Zoologist Michael Mehta Webster with cautious hope in his new book “The Rescue Effect: The Key to Saving Life on Earth”. Dr. Bill McGuire has a darker view. He talked about his new work “Hothouse Earth: An Inhabitant’s Guide” with Alison Green from the group Scientists’ Warning.

Listen to or download this Radio Ecoshock show in CD Quality (57 MB) or Lo-Fi (14 MB)


Welcome to Radio Ecoshock. I’m Alex Smith. Before we get to our interviews, let’s cover a couple of minutes of news and breaking science that should be mainstream headlines, but never made it through the noise.


Large conservative organizations are finally sounding the alarm about climate disaster. Just a decade or two ago, Meteorologists still debated climate change. Most television meteorologists refused to say the words “climate change” – or were outright deniers. That was then. Here are a few paragraphs from a press release in Geneva September 13, 2022 from the World Meteorological Organization.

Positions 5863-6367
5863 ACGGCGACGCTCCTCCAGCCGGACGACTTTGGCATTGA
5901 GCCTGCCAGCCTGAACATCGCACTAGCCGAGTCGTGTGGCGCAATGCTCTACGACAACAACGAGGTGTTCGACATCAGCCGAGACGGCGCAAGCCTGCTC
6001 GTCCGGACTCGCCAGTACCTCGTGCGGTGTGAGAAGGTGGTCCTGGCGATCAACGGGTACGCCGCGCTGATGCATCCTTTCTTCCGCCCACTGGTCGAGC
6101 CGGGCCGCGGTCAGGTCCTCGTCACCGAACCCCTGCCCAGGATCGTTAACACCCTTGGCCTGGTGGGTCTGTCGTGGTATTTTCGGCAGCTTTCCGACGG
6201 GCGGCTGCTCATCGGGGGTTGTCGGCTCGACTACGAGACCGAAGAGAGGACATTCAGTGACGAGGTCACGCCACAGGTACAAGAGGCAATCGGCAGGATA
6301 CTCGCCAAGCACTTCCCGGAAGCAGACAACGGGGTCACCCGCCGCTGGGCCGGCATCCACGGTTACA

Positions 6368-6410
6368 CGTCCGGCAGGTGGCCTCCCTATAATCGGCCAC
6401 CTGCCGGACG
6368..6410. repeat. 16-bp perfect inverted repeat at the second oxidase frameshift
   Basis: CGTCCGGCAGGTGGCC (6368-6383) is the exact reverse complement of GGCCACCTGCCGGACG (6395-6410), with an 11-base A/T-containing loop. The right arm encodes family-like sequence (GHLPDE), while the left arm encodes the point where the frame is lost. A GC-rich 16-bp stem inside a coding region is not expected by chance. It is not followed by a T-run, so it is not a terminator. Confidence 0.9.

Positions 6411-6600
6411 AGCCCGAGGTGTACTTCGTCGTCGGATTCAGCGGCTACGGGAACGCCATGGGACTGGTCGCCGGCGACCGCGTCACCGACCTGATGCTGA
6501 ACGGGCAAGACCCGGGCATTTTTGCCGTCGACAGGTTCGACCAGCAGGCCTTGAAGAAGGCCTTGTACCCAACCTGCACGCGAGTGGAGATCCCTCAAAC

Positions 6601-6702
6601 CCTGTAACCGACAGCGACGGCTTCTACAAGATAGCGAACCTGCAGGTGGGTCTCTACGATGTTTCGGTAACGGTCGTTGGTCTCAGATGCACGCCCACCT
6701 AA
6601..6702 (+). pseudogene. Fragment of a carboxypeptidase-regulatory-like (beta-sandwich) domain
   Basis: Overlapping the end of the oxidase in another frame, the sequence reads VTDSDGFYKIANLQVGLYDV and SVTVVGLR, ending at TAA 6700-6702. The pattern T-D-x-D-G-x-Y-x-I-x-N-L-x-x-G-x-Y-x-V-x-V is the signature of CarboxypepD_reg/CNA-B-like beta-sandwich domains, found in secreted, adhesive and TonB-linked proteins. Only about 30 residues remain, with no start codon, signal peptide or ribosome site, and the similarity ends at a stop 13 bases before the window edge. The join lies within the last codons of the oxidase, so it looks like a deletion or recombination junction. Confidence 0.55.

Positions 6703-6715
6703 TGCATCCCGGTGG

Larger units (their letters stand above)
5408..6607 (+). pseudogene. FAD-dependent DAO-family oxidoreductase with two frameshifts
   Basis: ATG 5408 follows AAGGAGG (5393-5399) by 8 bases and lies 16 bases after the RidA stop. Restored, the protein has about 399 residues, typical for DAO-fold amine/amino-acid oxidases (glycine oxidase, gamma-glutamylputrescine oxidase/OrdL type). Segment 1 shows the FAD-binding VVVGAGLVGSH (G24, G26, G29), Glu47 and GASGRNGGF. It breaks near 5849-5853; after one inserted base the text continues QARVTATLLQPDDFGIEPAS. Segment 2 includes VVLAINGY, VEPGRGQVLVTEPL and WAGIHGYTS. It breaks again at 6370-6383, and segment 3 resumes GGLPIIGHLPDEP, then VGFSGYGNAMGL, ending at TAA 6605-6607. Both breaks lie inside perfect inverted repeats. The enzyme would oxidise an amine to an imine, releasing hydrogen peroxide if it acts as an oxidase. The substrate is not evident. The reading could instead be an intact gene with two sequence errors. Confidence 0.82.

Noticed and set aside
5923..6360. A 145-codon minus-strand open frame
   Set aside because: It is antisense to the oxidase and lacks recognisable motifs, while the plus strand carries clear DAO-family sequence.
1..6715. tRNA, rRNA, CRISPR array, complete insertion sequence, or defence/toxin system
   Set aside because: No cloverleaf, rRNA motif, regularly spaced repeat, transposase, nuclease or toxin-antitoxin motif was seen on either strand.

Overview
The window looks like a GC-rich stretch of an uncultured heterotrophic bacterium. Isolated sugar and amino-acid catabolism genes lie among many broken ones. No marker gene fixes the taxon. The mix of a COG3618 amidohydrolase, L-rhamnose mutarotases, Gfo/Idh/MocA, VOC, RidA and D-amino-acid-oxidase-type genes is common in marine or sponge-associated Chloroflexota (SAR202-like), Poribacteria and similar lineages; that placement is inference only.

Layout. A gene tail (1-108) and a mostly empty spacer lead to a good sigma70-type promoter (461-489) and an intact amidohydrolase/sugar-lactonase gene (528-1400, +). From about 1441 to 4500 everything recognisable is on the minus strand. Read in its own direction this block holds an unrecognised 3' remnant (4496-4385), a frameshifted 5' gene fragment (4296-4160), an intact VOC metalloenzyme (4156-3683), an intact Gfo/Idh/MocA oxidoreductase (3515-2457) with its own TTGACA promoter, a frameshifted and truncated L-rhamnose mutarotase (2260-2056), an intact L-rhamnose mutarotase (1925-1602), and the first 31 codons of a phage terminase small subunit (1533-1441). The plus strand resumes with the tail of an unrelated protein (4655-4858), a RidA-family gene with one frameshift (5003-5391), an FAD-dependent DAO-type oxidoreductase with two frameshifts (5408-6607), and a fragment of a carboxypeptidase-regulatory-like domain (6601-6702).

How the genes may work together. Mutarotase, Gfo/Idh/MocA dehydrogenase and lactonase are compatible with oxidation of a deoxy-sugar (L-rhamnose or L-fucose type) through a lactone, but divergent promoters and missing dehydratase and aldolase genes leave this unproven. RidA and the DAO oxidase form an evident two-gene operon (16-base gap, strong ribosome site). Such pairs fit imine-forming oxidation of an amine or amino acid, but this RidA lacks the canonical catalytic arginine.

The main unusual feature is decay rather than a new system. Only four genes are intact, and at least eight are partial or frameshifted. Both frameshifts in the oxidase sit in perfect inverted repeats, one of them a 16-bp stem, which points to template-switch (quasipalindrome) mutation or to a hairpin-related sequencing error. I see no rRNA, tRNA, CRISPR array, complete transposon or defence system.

Geneva, 13 September 2022 (WMO) – Climate science is clear: we are heading in the wrong direction, according to a new multi-agency report coordinated by the World Meteorological Organization (WMO), which highlights the huge gap between aspirations and reality. Without much more ambitious action, the physical and socioeconomic impacts of climate change will be increasingly devastating, it warns.

The report, United in Science, shows that greenhouse gas concentrations continue to rise to record highs. Fossil fuel emission rates are now above pre-pandemic levels after a temporary drop due to lockdowns. The ambition of emissions reduction pledges for 2030 needs to be seven times higher to be in line with the 1.5 °C goal of the Paris Agreement

The past seven years were the warmest on record. There is a 48% chance that, during at least one year in the next 5 years, the annual mean temperature will temporarily be 1.5°C higher than 1850-1900 average. As global warming increases, “tipping points” in the climate system can not be ruled out.